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Super-resolution microscopy observes how Covid replicates

Covid -19 virus under microscope

Researchers at Stanford University used a custom epifluorescence microscope to track specific features of the Covid-19 virus (CI Photos/

In Spring 2022, Stanford University researchers revealed how human cells infected with a coronavirus help it to replicate. Super resolution microscopy helped determine where specific features of the virus – such as spike proteins and genetic material – lie during different stages of infection. 

Professor of Chemistry William Esco Moerner, who won a Nobel Prize alongside Eric Betzig and Stefan Hell in 2014 for developing super resolution techniques, and assistant professor Stanley Qi studied the HCoV-229E strain for their experiment. Similarly to SARS-CoV-2, it comprises a spike protein-studded envelope surrounding a strand of genomic RNA (gRNA), which contains the instructions needed for the virus to replicate. 

While coronavirus biology has been studied using genomics, biochemistry, cryoelectron microscopy, and electron tomography, little is known about where the virus’ DNA sits within the cell during different parts of its life cycle. Learning more about this could increase scientists’ understanding of precisely how coronavirus infects cells to develop new therapies.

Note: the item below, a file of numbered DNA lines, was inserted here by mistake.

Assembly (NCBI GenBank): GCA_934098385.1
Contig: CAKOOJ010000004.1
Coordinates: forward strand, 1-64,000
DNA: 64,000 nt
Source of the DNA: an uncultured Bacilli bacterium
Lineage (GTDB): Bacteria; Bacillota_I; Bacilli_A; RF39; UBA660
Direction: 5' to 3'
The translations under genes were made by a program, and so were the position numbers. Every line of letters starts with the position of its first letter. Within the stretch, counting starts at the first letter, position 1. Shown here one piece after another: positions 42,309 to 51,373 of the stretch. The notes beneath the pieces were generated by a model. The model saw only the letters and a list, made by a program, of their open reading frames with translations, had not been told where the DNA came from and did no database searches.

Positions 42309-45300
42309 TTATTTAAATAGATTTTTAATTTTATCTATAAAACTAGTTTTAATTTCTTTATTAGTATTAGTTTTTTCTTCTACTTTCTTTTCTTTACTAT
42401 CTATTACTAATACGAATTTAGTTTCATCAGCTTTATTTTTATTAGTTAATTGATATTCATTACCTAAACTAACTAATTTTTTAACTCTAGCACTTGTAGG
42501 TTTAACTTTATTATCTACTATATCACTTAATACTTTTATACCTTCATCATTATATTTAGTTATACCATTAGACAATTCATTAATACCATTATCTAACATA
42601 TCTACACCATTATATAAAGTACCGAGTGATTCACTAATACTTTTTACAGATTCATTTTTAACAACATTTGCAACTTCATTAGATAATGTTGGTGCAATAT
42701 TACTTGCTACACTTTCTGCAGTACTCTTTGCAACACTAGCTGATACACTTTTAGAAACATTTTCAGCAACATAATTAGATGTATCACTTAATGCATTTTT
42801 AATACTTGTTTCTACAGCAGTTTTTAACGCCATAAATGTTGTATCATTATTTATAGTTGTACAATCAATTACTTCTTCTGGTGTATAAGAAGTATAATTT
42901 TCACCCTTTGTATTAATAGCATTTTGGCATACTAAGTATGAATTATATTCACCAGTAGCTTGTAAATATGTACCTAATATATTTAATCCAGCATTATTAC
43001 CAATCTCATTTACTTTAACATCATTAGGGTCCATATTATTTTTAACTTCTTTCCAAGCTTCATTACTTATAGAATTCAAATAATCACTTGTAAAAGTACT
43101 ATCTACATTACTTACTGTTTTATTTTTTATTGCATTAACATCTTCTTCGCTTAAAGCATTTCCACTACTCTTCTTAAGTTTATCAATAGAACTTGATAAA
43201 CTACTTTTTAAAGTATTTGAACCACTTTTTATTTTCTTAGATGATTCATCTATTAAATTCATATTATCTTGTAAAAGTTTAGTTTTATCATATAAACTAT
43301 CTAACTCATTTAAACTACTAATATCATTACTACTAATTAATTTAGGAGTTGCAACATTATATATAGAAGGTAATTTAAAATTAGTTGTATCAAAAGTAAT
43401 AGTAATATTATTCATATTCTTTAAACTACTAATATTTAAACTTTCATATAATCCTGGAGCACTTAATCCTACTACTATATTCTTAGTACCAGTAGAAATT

Confocal microscopy provides a high-throughput approach to screen many samples during infection. However, its optical resolution (approximately 300nm) prevents scientists from imaging inside viruses, which can be as small as 20nm. Super resolution techniques permit imaging down to 10nm. 

The team studied both double-stranded RNA (dsRNA), an intermediate along the way to making new copies of the virus, and gRNA, one strand of which gets injected into the cell, replicated and then packaged into new viruses. 

The researchers used magenta coloured tags to highlight gRNA and green for dsRNA. Using confocal microscopy, blurry white clouds suggest that dsRNA and gRNA could be in the same spot throughout the cell. But the super-resolution images showed a dark sky of bright magenta clusters and green stars, and none of them ever overlapped, suggesting that dsRNA and gRNA are never in the same place at the same time.

A custom epifluorescence microscope (Nikon Diaphot 200) equipped with a Si EMCCD camera (Andor iXon DU-897) was used with a high NA oil-immersion objective (Olympus). The labelled molecules were excited with continuous-wave lasers from MPB Communications, and an exposure time of 50ms and a calibrated EM gain of 193 was used for image acquisition. The emission from fluorescent molecules was collected through a four-pass dichroic mirror (Semrock) and filtered by notch, long-pass and bandpass filters (Chroma).



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